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Community of Inquiry as an instructional approach

Published on Feb 1, 2015in Computers in Education
· DOI :10.1016/j.compedu.2014.10.015
Elson Szeto8
Estimated H-index: 8
(EUHK: Hong Kong Institute of Education)
Sources
Abstract
Little research has been conducted to integrate teaching, social and cognitive presences as three instructional components of an instructional approach to contextualizing blended synchronous learning and teaching experiences. This qualitative case study reports the use of a community of inquiry instructional approach to exploring the effects of the presences on shaping the experiences of online and face-to-face students and their instructor. The students and instructor interviews, video recordings and class observations over an entire engineering drawing course were collected for data analysis with the use of a coding scheme derived from the presences. The findings revealed that attainment of the intended learning outcomes relied more on the teaching presence than on the social and cognitive presences of the approach. The instructor's performance could bring about a leadership role of teaching presence as being more important than the social and cognitive presences in the engineering course. However, the instructional effects of the teaching, social and cognitive presences contributing to the blended synchronous learning and teaching mode were situational and context specific. Implications for further research are discussed. The CoI framework was regarded as an instructional approach.Teaching, social and cognitive presences were integrated as the instructional components.The teaching presence component might play a prominent role.This role was interpreted as e-teacher leadership in the blended synchronous mode.The instructional effects of the three presences were situational and context specific.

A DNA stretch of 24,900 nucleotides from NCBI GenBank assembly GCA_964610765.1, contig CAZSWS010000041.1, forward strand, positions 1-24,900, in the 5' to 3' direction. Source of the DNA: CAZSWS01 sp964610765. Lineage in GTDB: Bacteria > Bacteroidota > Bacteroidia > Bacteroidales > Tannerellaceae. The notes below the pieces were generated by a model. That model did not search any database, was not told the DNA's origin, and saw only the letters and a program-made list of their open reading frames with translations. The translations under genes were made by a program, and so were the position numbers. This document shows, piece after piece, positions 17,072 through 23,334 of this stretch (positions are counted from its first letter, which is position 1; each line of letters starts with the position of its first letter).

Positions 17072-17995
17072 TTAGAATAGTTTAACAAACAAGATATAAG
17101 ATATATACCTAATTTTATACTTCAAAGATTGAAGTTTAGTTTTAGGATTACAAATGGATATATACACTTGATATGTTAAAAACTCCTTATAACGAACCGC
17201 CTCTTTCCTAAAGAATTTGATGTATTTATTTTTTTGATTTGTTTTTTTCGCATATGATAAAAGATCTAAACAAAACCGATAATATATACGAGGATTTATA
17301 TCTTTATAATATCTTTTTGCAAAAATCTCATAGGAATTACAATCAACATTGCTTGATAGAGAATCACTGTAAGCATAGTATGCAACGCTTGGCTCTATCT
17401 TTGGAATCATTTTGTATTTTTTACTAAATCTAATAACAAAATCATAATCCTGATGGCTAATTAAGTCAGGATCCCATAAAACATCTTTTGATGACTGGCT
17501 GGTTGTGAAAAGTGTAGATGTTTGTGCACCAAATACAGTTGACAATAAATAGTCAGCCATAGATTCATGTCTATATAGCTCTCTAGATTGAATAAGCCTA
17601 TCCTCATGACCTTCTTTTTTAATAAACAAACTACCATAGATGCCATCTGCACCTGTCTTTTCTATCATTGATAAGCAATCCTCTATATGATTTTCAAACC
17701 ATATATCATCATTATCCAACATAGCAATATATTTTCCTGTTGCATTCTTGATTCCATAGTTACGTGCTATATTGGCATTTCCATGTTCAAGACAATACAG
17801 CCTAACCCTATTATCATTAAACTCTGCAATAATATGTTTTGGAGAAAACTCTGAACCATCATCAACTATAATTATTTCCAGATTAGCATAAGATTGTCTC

• References (39)
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